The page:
First of all I've never posted on one of these before so hi there.

Second hopefully somebody can help me.

I have a Mitsubishi Diamond Pro 930 SB monitor running on an NVIDIA GeForce 5600 in XP.

The monitor has developed a fault where is is now covered by sort of green haze. This hasn't been a gradual thing but was fine one day and then green the next. I have tried degaussing and adjusting the monitor colour settings but nothing seems to be working. :eek:

Does anybody have any idea what is wrong or what I can do to fix it? :confused:

Thanks in advance,


I dont know if I recommend this, maybe as a last resort, but I know people that, if this is the same thing you are talking about, have used a magnet on their monitor and dragged the green off. Usually that kind of thing is caused by a magnet as well. Before you try using the magnet, try slowly rotating the monitor so that it is upsidedown, and then bring it back to normal. Try that a few times until it works, otherwise, use the magnet thing as a last resort. I believe this only works with CRT monitors. Goodluck


Since you say you tried "degaussing" the CRT, that pretty much rules out magnetic influence. Magnetic contamination on your CRT will usually appear as a patchy area with colors (such as green) over the image, but not the whole of the screen.

Your CRT has three color guns (red, blue, & green). Sounds to me like one of the guns is dead. By that I mean the filament is probably open and no electrons are being emitted. You can check this a few ways depending on your expertise. The easiest would be to simply connect your PC to another monitor. If it works OK there, then your PC and all of it's components are fine and your monitor is faulty. There are test sets to check the CRT, but you probably don't have access to them. So the next best thing you can do is to open the case (power down before doing this). Be careful not to touch the CRT backing as you may experience a high voltage shock from the annode area (thick wire with suction cup attached to back of glass). The guns are located in the narrow diameter neck next to the connection point. With the case removed, turn the monitor back on. Look into the neck area and see if you can distinguish three separate red glows (the filaments). If you count less than three, you've identified a bad gun and the CRT needs replacing. (Today, it's a lot cheaper to just buy another monitor).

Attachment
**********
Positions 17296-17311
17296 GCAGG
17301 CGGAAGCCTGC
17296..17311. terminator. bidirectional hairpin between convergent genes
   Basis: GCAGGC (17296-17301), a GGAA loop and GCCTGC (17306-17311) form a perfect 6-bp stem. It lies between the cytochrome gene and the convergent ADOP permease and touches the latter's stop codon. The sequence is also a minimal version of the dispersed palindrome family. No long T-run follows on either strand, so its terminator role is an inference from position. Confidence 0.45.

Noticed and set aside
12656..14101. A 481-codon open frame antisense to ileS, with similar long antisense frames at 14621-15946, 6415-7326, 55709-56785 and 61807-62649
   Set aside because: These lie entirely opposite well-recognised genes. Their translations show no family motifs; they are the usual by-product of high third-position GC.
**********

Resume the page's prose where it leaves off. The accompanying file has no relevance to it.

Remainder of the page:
Good luck. Hope this helps. Let us know.

Ok. Guys thanks a lot for the help.

The green is evenly spread over the whole screen and so I'm guessing is may be the blown fillament.

Will try the magnet as a last last resort if nothinng else works though. Thanks for your help again. Is appreaciated.